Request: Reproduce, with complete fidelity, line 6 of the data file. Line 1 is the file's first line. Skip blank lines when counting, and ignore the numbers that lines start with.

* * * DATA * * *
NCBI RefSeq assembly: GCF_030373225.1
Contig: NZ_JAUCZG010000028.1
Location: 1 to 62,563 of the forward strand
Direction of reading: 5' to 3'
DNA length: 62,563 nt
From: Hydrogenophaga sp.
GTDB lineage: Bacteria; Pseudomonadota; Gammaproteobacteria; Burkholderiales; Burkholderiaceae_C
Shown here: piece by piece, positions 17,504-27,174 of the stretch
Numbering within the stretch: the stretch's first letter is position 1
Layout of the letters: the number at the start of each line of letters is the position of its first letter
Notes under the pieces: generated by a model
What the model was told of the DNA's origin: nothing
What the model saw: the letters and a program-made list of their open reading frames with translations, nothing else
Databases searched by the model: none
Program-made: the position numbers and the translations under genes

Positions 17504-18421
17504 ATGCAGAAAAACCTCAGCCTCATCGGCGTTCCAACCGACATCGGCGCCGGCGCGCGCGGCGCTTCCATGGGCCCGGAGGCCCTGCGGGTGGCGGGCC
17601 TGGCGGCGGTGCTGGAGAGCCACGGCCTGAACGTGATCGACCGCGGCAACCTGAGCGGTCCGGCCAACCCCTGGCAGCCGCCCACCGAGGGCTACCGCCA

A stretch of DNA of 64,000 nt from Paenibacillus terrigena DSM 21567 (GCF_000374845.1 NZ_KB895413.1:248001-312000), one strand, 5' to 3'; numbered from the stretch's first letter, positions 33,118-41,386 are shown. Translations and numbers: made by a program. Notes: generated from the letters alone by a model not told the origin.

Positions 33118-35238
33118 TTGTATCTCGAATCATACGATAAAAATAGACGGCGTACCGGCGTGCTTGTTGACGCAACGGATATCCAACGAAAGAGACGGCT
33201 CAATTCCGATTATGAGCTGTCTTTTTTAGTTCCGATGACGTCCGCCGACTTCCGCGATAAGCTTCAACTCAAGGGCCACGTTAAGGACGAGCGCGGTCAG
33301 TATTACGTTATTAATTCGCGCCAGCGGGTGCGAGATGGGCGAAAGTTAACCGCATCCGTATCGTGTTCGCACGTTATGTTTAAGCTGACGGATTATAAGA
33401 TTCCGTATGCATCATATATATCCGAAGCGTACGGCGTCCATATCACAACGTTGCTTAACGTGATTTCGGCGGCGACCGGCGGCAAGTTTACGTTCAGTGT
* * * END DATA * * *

From: Hydrogenophaga sp.